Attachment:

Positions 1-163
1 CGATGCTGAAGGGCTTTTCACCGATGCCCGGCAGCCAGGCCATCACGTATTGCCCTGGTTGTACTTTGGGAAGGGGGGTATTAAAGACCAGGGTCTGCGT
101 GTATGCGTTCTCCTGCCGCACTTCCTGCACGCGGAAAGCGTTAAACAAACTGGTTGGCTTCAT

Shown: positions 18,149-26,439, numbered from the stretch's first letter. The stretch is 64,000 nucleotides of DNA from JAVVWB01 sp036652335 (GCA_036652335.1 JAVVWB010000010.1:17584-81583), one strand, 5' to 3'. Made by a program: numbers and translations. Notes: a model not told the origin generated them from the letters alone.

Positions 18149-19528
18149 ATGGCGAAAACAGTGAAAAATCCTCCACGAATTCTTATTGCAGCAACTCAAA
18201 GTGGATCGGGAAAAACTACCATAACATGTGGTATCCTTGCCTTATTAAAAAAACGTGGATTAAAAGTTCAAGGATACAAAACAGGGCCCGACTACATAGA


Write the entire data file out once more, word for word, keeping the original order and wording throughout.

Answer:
Positions 1-163
1 CGATGCTGAAGGGCTTTTCACCGATGCCCGGCAGCCAGGCCATCACGTATTGCCCTGGTTGTACTTTGGGAAGGGGGGTATTAAAGACCAGGGTCTGCGT
101 GTATGCGTTCTCCTGCCGCACTTCCTGCACGCGGAAAGCGTTAAACAAACTGGTTGGCTTCAT

Shown: positions 18,149-26,439, numbered from the stretch's first letter. The stretch is 64,000 nucleotides of DNA from JAVVWB01 sp036652335 (GCA_036652335.1 JAVVWB010000010.1:17584-81583), one strand, 5' to 3'. Made by a program: numbers and translations. Notes: a model not told the origin generated them from the letters alone.

Positions 18149-19528
18149 ATGGCGAAAACAGTGAAAAATCCTCCACGAATTCTTATTGCAGCAACTCAAA
18201 GTGGATCGGGAAAAACTACCATAACATGTGGTATCCTTGCCTTATTAAAAAAACGTGGATTAAAAGTTCAAGGATACAAAACAGGGCCCGACTACATAGA